What do they mean, and what can I do?
By Adrian Shelley
Tropical Storm Imelda made landfall on the Texas Gulf Coast Thursday, Sept. 19. It was the third “100-year storm” in the region since 2016.
Texas Governor Greg Abbott responded with a disaster declaration for 13 counties, citing “widespread and severe property damage, and threaten[ed] loss of life.” Along with the disaster declaration came a request from the Texas Commission on Environmental Quality (TCEQ) to suspend environmental rules, followed by an additional request — much broader than the first — to suspend more rules. These requests were immediately approved by the governor, meaning that the Texas Gulf Coast is again operating without environmental safeguards.
Again? After Hurricane Harvey, Governor Abbott issued a disaster declaration (still in effect) and a rule suspension. The Harvey rule suspension ended only after environmentalists called for it to be lifted nearly seven months after the devastating storm. We don’t know why that rule suspension lasted for seven months, but we vowed not to let another environmental rule suspension go unnoticed by Texans impacted by natural disasters.
Which brings us to today. The Friday after Imelda, Public Citizen issued a statement opposing the rule suspension and sent a letter to Gov. Abbott requesting that it be rescinded. The governor may find it necessary to continue the Imelda disaster declaration for several months–that is his decision–but we will oppose any attempt to continue the rule suspension.
As we have spoken to people affected by Tropical Storm Imelda, we’ve heard questions about the environmental rule suspension. So we’d like to address some of those questions now. Hopefully, you will agree that it isn’t necessary to suspend environmental rules established to protect public health, and join us in calling for them to be reinstated.
Does the Governor have the authority to suspend rules?
Yes. Authority for a rule suspension comes from Texas Government Code § 418.016, which states in paragraph (a) that:
The governor may suspend the provisions of any regulatory statute prescribing the procedures for conduct of state business or the orders or rules of a state agency if strict compliance with the provisions, orders, or rules would in any way prevent, hinder, or delay necessary action in coping with a disaster.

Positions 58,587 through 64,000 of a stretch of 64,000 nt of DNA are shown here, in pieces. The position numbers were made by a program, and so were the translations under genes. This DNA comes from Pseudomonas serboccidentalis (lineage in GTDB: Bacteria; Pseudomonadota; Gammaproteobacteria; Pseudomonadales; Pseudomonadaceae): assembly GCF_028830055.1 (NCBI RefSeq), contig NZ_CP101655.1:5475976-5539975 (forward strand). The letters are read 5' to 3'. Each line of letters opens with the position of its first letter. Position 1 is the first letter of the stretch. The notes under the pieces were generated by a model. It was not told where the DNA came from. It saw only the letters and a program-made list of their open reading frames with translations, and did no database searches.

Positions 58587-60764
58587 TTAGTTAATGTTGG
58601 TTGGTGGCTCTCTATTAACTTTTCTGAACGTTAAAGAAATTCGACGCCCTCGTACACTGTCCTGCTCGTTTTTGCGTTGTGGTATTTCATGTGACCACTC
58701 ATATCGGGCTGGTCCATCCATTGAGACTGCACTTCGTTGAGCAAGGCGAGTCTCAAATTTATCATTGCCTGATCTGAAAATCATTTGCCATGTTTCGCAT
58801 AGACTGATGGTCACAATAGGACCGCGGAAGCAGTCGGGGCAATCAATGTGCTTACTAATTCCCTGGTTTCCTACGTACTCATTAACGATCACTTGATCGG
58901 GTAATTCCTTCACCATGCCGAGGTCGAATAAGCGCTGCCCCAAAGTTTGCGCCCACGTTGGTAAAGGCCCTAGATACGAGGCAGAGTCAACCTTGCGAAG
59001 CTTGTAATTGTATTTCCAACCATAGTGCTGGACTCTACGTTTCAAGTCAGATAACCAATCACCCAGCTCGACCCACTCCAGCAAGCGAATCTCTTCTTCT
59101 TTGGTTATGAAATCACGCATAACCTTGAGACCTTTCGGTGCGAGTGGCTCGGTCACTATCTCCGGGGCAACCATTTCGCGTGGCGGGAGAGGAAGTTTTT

Did all of the rules that were suspended need to be suspended?
No. Some rule suspensions might be appropriate–such as those related to debris management–but many of them were unnecessary or actually fall outside of the Governor’s authority. Notice that the above statute applies only to rules for which “strict compliance” would “prevent, hinder, or delay necessary action.” Many of the rules that were suspended–such as record keeping requirements, requirements for a federal operating permit, or permit fees for new permit applications–bear little or no relationship to disaster recovery.
Do you believe any rules should have been suspended?
No. The TCEQ has discretion to only punish rule violations that it chooses to punish. This is called “enforcement discretion” and TCEQ already uses it liberally. In fact the TCEQ penalizes fewer than 3% of self-reported air pollution violations. We recommend that, rather than suspending hundreds of environmental rules, the TCEQ issue guidance to companies that they will not be penalized if they can demonstrate that any rule violation was caused by a disaster or disaster response.
Does that mean you are in favor of a “free pass” for polluters during disasters?
No. Some pollution events are the result of foreseeable occurrences, such as excessive amounts of wastewater or failures of above ground petroleum storage tanks with floating roofs. If a company pollutes because it is careless, negligent, or not accounting for foreseeable risks–even during a disaster–it deserves to pay a penalty.
I witnessed polluted water/air/land during a disaster. What should I do?
If you witness pollution, you should file a complaint. You can file a complaint with the TCEQ via phone or email. You can do the same with Harris County or the City of Houston, depending on where you live. It’s not necessary for you to know whether a law or rule is being broken–that’s for the regulators to decide. If you see something that concerns you, you should file a complaint.
If the pollution has an impact on your health or safety, it is especially important for you to file a complaint and seek medical treatment if necessary.
It’s also important to keep a record of your complaint so that you can follow up. It can be helpful to enlist an advocacy organization (such as Public Citizen) to help you file and track the progress of a complaint.
What can I do to help?
The decision to suspend environmental rules comes from two people: Governor Greg Abbott and TCEQ Executive Director Toby Baker. The rule suspension must be renewed every 30 days to stay in effect. That renewal happens at the same time as the disaster declaration is extended. We have already requested that the rule suspension be ended, and we will do so each month before the disaster declaration is renewed (we don’t oppose the disaster declaration, just the rule suspensions).
If you would like to let the Governor and the TCEQ know that you oppose suspension of environmental rules, we recommend you call their offices:
Office of Governor Greg Abbott
Ask for Jordan Rodriguez, Policy Advisory, or another staff member.
TCEQ Executive Director Toby Baker
Ask for Director Baker or his staff.